Costumes have also been a big part of Cave Collective’s performances — this is an example of many ideas for those costumes layered on top of each other, including a thick shawl made from strips of dyed cotton and Icelandic wool that Lauigan plans to explore further during the hiatus. “I’d like to do collections of one-of-a-kind shawls and install them as art pieces on a wall,” she says.

Cave Collective, Artists

PHOTOS BY MIKE VORRASI

We discovered Cave Collective by way of their jewelry, which we spotted at the boutique No. 6 in New York, this past October. In late November, we shot founders Cat Lauigan and Alex Wolkowicz in their Greenpoint workspace. Then, by the end of January, we found out that they’d dismantled most of the studio and jewelry line, that Lauigan had relocated to California, and that both artists were focusing on their individual practices until they figured out what to do next. And yet by that point, we knew enough about Cave Collective to take the news in stride — ever since Lauigan and Wolkowicz began their collaboration in 2010, it’s been an endlessly shape-shifting and exploratory project, one that’s seen them living thousands of miles apart for nearly as long as they’ve lived in the same city. Even their jewelry, stocked in stores like Bird, Need Supply, and at one point Anthropologie, has always been more of an experimental art practice than a proper business.

When the pair first met, in fact, neither of them had even dabbled in jewelry. Lauigan was making large-scale graphite drawings of things like crystals and mountains while living in Oakland, while Wolkowicz had traveled there from her home base in Liverpool for a residency with the LoBot Gallery, where she installed a tree impregnated with broken glass. “Friends introduced us, and we just clicked,” recalls Wolkowicz, who joined Lauigan on an impromptu photography road trip to Pescadero Beach before heading back to England. “We started pen-palling with this dream of doing a project together, sending ideas and images back and forth.” The Pescadero trip became a collaborative zine, the zine inspired the duo to try jewelry as a potential mode of working together in a new medium, and the jewelry became part of a larger artistic universe they began itching to construct together. The following year, they pitched an idea for a joint residency at San Francisco’s Headlands Center that would incorporate the drawings, the sculptures, and the jewelry, plus the costumes and sound compositions they’d begun making as well: “We envisioned building a healing cave inside which we’d do ambient soundscapes wearing our jewelry and shawls,” says Lauigan. The proposal was rejected, but it gave them both a name and serious creative momentum.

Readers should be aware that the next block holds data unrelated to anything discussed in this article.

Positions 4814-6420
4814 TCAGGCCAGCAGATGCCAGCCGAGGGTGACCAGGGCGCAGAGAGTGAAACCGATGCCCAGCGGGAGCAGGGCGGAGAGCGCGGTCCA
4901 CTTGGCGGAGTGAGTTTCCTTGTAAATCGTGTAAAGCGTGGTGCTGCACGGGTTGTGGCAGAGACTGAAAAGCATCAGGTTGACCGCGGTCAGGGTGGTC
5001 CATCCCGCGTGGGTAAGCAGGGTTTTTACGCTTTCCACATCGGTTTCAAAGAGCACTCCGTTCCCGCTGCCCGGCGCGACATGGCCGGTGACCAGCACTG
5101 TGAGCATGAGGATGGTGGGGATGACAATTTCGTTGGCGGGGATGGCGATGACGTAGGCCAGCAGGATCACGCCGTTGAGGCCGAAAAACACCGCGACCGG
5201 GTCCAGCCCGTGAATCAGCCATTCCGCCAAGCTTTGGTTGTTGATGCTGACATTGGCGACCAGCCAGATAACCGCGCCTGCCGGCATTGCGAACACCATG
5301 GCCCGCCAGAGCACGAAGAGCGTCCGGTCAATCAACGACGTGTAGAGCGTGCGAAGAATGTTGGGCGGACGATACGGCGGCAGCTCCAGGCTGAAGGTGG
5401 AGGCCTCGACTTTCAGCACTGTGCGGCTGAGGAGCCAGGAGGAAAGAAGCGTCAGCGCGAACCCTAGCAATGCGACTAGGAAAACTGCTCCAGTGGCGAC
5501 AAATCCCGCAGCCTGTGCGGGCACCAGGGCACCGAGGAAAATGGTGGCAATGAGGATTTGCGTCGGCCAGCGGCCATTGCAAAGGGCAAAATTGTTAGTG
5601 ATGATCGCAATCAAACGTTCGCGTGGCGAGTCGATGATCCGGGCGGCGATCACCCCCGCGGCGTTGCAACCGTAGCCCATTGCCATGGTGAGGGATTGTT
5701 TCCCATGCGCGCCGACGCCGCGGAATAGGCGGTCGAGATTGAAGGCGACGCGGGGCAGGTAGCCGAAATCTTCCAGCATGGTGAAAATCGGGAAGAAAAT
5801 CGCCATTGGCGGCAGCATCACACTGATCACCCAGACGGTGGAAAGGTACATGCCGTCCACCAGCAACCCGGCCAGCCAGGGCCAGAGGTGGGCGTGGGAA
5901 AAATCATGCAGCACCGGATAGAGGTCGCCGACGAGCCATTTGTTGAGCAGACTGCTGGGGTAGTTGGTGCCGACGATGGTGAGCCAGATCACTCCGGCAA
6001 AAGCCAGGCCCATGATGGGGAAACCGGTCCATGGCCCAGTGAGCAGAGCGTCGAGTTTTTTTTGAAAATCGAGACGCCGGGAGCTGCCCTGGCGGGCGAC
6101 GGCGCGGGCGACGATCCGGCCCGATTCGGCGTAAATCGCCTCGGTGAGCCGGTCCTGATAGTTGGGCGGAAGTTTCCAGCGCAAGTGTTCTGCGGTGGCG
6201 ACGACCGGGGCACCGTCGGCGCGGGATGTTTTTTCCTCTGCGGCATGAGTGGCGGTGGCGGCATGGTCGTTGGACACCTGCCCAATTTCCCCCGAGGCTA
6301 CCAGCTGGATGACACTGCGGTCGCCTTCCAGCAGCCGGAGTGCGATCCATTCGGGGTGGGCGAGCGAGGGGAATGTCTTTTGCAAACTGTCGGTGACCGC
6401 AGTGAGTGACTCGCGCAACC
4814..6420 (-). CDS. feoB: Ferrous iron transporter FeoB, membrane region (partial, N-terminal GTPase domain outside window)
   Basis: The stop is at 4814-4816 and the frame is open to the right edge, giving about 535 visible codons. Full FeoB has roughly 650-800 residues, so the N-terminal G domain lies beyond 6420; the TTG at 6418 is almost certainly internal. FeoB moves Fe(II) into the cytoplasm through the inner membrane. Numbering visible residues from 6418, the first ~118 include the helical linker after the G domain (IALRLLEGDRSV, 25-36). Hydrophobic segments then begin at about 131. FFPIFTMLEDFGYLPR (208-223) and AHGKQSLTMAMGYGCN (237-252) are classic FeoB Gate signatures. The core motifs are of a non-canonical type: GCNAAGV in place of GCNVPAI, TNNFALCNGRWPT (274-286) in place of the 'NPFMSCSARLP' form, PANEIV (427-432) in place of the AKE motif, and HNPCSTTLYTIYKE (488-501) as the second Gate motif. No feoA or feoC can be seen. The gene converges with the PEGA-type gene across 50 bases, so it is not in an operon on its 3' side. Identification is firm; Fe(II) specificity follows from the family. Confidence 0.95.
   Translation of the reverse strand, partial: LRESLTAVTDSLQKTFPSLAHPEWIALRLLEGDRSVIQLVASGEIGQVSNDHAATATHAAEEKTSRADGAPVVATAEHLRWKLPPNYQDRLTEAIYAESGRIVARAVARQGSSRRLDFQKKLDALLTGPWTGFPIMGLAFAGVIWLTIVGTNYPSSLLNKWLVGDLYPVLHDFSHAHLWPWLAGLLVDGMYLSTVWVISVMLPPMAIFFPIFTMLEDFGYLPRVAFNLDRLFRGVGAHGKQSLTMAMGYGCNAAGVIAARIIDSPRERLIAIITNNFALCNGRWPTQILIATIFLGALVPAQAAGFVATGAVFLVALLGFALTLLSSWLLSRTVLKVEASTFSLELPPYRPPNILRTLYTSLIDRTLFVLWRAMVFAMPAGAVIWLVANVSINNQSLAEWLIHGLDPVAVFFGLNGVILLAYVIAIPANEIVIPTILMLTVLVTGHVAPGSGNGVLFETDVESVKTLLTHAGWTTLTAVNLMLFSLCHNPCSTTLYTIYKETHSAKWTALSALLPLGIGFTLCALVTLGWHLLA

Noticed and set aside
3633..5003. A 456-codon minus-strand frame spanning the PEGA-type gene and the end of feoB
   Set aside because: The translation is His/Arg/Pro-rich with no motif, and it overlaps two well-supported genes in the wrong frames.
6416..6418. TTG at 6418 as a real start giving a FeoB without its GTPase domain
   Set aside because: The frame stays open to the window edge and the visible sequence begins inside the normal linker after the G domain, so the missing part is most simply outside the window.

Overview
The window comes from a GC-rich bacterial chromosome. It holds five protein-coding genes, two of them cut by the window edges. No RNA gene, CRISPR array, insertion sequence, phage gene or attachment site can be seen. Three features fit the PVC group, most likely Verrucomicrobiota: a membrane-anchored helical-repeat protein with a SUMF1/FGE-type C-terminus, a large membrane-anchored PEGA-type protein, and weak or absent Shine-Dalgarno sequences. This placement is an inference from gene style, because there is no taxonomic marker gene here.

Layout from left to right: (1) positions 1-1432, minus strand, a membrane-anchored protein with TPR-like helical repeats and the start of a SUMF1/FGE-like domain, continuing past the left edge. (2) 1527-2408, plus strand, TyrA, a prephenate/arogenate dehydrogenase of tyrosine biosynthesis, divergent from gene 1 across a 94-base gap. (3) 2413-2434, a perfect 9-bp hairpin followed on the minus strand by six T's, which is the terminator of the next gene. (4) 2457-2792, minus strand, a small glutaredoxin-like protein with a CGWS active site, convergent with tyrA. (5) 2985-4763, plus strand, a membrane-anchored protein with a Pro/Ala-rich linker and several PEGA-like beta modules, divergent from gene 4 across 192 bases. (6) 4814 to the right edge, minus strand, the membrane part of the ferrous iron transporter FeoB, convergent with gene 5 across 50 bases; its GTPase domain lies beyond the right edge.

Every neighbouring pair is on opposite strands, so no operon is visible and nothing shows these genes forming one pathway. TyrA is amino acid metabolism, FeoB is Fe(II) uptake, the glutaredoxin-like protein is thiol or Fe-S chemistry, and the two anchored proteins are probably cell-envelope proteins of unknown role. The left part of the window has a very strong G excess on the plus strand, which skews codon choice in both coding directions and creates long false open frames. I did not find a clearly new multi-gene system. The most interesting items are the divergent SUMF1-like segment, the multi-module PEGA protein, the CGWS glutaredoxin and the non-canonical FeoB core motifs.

By 2012 the pair had relocated to New York, where they staged their first joint installation as Cave Collective, at the now-defunct Lower East Side gallery End of Century. It incorporated many of the same elements they’d envisioned for the Headlands project, and also marked the launch of their official jewelry line, which married cast-metal elements by Wolkowicz with dyed-fiber ones by Lauigan. “People responded to it immediately, which surprised us in a way, because we were just making things to try and form this bigger world,” says Lauigan. They agreed to make one-off pieces for a few shops, but kept their focus squarely on multi-faceted performance projects involving elements of ritualistic, costumed sound-bowl playing, textile-making, flower-arranging, and live drawing. Despite their temporary hiatus, that’s likely where it will remain: “Both of us would like to return to our personal work, explore that, and then see how those contributions can make their way back to Cave Collective,” Lauigan explains. “We’ve created a world, and we want to see what we can do with it.”